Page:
The Tribunal found that the Certified True Copies (CTC) of the Form EC8As which were collected from INEC and tendered by the Petitioners contained several information and alterations, which did not reflect in the duplicate Pink Copies of the Form EC8As tendered in Court by the Petitioners’ Polling Agents, thereby suggesting that the alteration in the CTCs were fraudulently and unlawfully carried out by the INEC officials after the conclusion of the Governorship election on September 22, 2018. The Tribunal therefore held that elections in the 17 Polling Units where there were significant differences between the contents of the duplicate Pink Copies of the Form EC8As and the CTCs of the Form EC8As ought to be cancelled. Instructively, the Tribunal relied on the provisions of paragraph 2.6.4 of the Manual for Election Officials, which makes it mandatory for a Presiding Officer to fully complete the Form EC8A and the Tribunal held that the failure of the Presiding Officers to complete the Form EC8As amounted to a substantial non-compliance with the Electoral Act and that this non-compliance affected the results and validity of the election.

The reasoning behind the cancellation of the election results in the 17 Polling Units was aptly captured by the Tribunal at pages 192-193 of the judgment where Hon. Justice Peter Obiora, who read the majority judgment, held as follows:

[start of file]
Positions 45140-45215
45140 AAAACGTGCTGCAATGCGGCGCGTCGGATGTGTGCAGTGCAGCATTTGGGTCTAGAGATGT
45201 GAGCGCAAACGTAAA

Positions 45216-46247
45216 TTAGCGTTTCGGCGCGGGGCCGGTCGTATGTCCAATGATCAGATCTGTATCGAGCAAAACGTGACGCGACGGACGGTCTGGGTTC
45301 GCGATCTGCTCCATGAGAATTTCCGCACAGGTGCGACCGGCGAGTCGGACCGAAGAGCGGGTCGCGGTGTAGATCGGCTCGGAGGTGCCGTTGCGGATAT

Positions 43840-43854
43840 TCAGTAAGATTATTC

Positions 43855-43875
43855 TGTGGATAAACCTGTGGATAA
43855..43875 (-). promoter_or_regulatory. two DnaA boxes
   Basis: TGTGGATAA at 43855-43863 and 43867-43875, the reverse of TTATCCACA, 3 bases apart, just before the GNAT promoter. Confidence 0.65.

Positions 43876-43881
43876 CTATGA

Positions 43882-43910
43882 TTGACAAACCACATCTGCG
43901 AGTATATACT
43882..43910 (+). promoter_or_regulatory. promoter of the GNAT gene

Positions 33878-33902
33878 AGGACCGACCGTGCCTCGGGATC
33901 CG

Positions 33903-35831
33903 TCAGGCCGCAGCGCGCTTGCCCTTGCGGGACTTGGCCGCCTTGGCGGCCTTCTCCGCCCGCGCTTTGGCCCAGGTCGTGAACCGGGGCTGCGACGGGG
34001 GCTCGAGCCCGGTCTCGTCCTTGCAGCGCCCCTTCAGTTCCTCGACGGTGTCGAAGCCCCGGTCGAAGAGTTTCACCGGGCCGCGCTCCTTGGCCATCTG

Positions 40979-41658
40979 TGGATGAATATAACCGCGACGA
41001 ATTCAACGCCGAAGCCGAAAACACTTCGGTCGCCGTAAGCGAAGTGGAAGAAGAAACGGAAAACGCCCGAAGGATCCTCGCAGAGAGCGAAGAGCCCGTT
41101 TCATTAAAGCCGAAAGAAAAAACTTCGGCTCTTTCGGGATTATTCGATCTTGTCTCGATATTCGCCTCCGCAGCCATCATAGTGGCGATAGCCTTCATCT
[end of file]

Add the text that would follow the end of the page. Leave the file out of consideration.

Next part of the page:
“Judging from the spread of the areas where this non-recording occurred, we are of the opinion that the non-recording was deliberate and tailored towards achieving an unwholesome result. This is clear because whatever scores of the political parties may be, any discrepancy when compared to the number of accredited voters and ballot papers issued to the polling units, may later be corrected by the subsequent filling and manipulation of the figures in the columns which will then be consciously filled after the conclusion of the elections to remove the discrepancy. This fact became manifest when the CTCs emerged from the custody of the 1st respondent, now having figures in those 8 columns which were not in the pink copies. The witnesses of the petitioners said that the CTCs were “doctored” Of a truth, that is what they are, because the CTCs contained what were obviously inserted on the forms after the election was concluded and the genuinely filled forms issued out to the polling agents.”